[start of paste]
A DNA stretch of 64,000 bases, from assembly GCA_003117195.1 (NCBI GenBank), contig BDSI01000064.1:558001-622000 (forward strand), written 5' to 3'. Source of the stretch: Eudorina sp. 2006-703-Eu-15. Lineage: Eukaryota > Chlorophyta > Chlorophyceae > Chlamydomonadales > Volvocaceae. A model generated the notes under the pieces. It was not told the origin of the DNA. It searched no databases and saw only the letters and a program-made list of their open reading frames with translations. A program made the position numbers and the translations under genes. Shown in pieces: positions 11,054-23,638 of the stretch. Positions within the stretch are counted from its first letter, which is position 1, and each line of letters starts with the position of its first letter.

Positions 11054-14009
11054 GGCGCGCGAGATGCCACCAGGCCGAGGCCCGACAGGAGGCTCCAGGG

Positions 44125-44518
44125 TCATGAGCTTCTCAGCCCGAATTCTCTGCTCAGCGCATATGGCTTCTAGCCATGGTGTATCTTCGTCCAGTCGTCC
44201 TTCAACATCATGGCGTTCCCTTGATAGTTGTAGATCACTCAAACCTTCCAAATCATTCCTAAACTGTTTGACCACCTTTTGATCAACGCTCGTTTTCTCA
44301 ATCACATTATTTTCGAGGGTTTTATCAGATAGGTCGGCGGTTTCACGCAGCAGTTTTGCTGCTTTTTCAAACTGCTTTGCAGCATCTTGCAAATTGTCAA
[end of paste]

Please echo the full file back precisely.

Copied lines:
A DNA stretch of 64,000 bases, from assembly GCA_003117195.1 (NCBI GenBank), contig BDSI01000064.1:558001-622000 (forward strand), written 5' to 3'. Source of the stretch: Eudorina sp. 2006-703-Eu-15. Lineage: Eukaryota > Chlorophyta > Chlorophyceae > Chlamydomonadales > Volvocaceae. A model generated the notes under the pieces. It was not told the origin of the DNA. It searched no databases and saw only the letters and a program-made list of their open reading frames with translations. A program made the position numbers and the translations under genes. Shown in pieces: positions 11,054-23,638 of the stretch. Positions within the stretch are counted from its first letter, which is position 1, and each line of letters starts with the position of its first letter.

Positions 11054-14009
11054 GGCGCGCGAGATGCCACCAGGCCGAGGCCCGACAGGAGGCTCCAGGG

Positions 44125-44518
44125 TCATGAGCTTCTCAGCCCGAATTCTCTGCTCAGCGCATATGGCTTCTAGCCATGGTGTATCTTCGTCCAGTCGTCC
44201 TTCAACATCATGGCGTTCCCTTGATAGTTGTAGATCACTCAAACCTTCCAAATCATTCCTAAACTGTTTGACCACCTTTTGATCAACGCTCGTTTTCTCA
44301 ATCACATTATTTTCGAGGGTTTTATCAGATAGGTCGGCGGTTTCACGCAGCAGTTTTGCTGCTTTTTCAAACTGCTTTGCAGCATCTTGCAAATTGTCAA